Playtest: Black Mirror, Can It Happen?

Before we discuss Playtest, let’s look back to when this episode was first released: October 21, 2016. 

A couple of weeks earlier, on October 2, HBO released their genre-bending television series, Westworld. Although fiction, this show had us all thinking: Where will we draw the line for technology and entertainment? 

When we talk about tech and entertainment, we have to talk about video games. While conventional favorites like Overwatch, Fallout, and Uncharted were the most popular, we will forever remember 2016 as the year of PokemonGo. Regional-exclusive Pokemon, enabled by GPS, allowed people to interact with gaming in a new physical way. People used to travel for culture; now they travel to catch Pokemon

Augmented reality was a fun novel concept for the general public. And thanks to photo-sharing apps like Snapchat, people picked it up pretty quickly, and just as quickly, filters and lenses became excessive and overused. 

Another technology gaining momentum in 2016 was virtual reality. VR was in its infancy in 2016. Nothing exemplified that more than Google’s Cardboard VR headset, which resembled something a high school student would’ve handed in for a homework assignment. While 360 VR content was available, there just wasn’t enough for people to take action. 

But the opportunity couldn’t be ignored. Businesses took advantage of this trendy technology as a promotional add-on. In 2015, Marriot Hotels offered VR as a room service item, aka VRoom Service, where their guests could rent an Oculus Rift VR headset for 24 hours. 

Now you may be thinking: VR on vacation? Well, in 2016, there was a heightened awareness of the damage tourism had on vulnerable ecosystems. When Thailand discovered that their coral reefs and marine life in the Phi Phi archipelago were being battered by boats and people, they closed off a bunch of islands. One of these islands was Maya Bay, made famous by the Leonard DiCaprio movie The Beach. This small island, which saw 4,000 tourists a day, was suddenly off-limits to the public. 

While we were trying to protect the natural world, Apple was trying to protect the reveal of their newest iPhone, the iPhone 7, set to release in September 2016. Through the summer months leading up to the annual keynote, images and videos of the latest device were leaked on the Chinese social media platform, Weibo. This leak was so controversial because the iPhone 7 was the first iPhone without a headphone jack, and you best believe people were upset to discover that change.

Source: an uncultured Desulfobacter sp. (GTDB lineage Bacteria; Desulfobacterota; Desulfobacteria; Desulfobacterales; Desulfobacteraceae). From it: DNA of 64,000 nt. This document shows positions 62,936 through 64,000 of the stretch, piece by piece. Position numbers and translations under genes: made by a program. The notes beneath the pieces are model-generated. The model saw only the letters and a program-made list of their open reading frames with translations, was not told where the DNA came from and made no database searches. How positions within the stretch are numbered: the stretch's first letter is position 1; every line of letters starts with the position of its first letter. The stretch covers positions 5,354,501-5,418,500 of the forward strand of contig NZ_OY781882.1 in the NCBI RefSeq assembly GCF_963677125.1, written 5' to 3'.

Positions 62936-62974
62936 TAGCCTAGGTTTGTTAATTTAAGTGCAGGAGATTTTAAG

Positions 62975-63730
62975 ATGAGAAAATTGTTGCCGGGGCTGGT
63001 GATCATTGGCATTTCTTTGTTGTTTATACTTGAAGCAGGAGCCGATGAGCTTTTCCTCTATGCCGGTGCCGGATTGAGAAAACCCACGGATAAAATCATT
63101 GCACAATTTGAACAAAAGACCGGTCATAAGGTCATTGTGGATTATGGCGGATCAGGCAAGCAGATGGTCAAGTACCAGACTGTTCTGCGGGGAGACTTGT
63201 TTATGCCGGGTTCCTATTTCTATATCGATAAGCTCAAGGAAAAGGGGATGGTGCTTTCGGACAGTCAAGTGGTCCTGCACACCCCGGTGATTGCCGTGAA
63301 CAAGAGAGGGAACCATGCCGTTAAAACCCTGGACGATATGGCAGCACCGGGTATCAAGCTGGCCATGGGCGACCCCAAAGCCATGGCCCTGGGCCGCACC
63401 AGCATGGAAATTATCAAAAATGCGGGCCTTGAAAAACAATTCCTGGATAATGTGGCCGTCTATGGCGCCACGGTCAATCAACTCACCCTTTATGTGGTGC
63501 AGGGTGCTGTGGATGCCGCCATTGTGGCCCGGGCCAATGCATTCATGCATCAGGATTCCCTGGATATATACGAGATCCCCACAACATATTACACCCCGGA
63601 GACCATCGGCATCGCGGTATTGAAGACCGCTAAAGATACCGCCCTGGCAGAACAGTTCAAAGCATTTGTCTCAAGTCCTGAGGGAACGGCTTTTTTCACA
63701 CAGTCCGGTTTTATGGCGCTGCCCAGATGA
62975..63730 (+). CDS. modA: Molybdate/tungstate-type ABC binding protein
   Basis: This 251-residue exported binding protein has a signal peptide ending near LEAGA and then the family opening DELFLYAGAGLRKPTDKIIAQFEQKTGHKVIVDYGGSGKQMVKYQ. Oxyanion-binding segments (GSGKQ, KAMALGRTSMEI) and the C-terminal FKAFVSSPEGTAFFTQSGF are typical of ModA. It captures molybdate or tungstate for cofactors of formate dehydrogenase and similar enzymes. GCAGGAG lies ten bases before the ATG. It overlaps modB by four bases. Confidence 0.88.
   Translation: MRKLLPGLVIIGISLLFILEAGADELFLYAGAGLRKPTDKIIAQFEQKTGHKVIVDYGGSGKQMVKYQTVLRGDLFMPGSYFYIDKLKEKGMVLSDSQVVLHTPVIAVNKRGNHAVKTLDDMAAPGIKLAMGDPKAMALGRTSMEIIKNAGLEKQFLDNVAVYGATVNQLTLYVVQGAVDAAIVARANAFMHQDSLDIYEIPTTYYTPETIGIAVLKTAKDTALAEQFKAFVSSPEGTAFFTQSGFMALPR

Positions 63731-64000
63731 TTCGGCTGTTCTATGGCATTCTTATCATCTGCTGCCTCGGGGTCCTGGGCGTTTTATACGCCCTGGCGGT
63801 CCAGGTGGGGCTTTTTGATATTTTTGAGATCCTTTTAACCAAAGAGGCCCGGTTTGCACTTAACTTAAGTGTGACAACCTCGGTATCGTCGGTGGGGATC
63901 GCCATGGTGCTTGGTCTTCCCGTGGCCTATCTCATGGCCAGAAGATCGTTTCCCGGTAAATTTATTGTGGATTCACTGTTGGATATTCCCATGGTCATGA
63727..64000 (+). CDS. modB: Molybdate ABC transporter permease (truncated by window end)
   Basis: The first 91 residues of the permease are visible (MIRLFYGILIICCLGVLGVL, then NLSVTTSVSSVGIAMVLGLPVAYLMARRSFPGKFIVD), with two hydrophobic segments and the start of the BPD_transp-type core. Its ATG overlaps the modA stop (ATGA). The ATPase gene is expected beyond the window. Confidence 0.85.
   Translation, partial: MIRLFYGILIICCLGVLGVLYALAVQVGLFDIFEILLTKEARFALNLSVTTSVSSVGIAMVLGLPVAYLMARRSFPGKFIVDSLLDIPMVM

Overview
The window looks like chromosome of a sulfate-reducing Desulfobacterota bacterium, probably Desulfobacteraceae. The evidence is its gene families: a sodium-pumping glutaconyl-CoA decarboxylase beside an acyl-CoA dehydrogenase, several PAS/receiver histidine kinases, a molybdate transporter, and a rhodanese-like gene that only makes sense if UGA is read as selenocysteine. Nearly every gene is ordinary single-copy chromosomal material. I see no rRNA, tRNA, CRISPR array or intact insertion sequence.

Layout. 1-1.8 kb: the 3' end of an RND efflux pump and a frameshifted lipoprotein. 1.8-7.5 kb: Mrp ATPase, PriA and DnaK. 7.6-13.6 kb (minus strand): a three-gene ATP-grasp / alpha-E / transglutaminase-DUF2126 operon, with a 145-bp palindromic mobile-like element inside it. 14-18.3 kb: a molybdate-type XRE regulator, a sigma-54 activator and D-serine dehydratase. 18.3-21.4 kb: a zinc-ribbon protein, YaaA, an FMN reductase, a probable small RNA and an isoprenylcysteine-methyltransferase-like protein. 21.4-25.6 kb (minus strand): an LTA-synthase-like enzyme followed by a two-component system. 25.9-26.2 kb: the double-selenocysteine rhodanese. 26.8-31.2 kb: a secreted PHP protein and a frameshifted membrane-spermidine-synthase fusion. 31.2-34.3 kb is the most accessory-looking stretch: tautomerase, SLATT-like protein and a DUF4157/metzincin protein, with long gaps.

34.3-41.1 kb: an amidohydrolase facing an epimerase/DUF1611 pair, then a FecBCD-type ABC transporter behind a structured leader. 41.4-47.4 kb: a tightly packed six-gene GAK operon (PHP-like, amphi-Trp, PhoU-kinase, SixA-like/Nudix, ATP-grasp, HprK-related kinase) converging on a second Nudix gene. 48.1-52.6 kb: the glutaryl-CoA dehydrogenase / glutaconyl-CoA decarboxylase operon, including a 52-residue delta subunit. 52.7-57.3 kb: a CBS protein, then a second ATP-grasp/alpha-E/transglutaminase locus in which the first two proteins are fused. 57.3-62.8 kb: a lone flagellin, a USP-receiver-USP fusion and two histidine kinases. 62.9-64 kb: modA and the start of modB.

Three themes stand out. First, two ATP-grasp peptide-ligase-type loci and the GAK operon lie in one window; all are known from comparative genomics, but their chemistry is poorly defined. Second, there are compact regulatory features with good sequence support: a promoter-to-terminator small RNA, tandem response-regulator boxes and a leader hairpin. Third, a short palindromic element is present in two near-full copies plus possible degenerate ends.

2016 was indeed a year where tech was front and center. There were a lot of new ideas and opportunities flying around. There was a general sense of optimism, even for the devices that will soon eat away at our attention span. We were relying on it more, not only for entertainment but with the hope that it would heal us and optimize our lives. Oh, we were so naive in 2016. We could’ve been fooled by anything. And trickery is what leads us to this episode of Black Mirror, episode 2 of season 3: Playtest. 

In this article, I will explore three themes of the episode and discuss whether such events or concepts have happened in some form in the last few years and, if they haven’t, whether or not they’re still plausible. 

The Dangers of Escapism

The episode begins with Cooper sneaking out of his house and traveling the world, from Australia to Asia to Europe. We see him taking pictures, having a great time, and asking touristy questions, but what we don’t see is the darkness that lies layers and layers beneath, the darkness that surfaces each time his mother calls.

His father recently died of Alzheimer’s. As the one taking care of him, Cooper feels guilty for the death, and inadvertently, creates this narrative in his mind that his mother blames him as well. 

According to the World Health Organization, approximately 280 million people worldwide suffer from depression, which is usually triggered by some life-altering event such as unemployment or the death of a loved one.

In a survey by the American Psychiatric Association, out of 2,200 participants, 37% rated their mental health as fair or poor, with relationships with family and friends being a common cause for stress. 

Moreover, research shows that 27% of Americans are estranged from a member of their own family, often initiated by adult children. When these scenarios occur, the parents are often confused by the cause and blame their children for “rewriting their childhood.” Meanwhile, the adult children feel their parents are “out to get them.” 

Whether it’s mental health or the state of our relationships, we are led by the stories we tell ourselves. While his father lost his memories through a disease, Cooper was losing his memory through his own design. 

To reboot his life, Cooper seeks new experiences—new memories. There was a time when traveling was a benefit for mental health, and booking a flight led to a lot of excitement. But since the pandemic, travel has caused a lot of stress. As of 2022, 92% of Americans find travel to be “nerve-racking.” Passports, bad weather, and the unpredictability of airlines have made journeying around the world harder for many, especially for those already dealing with anxiety. Don’t even get me started about the panic of running out of money in a foreign country. Could there be anything more stressful?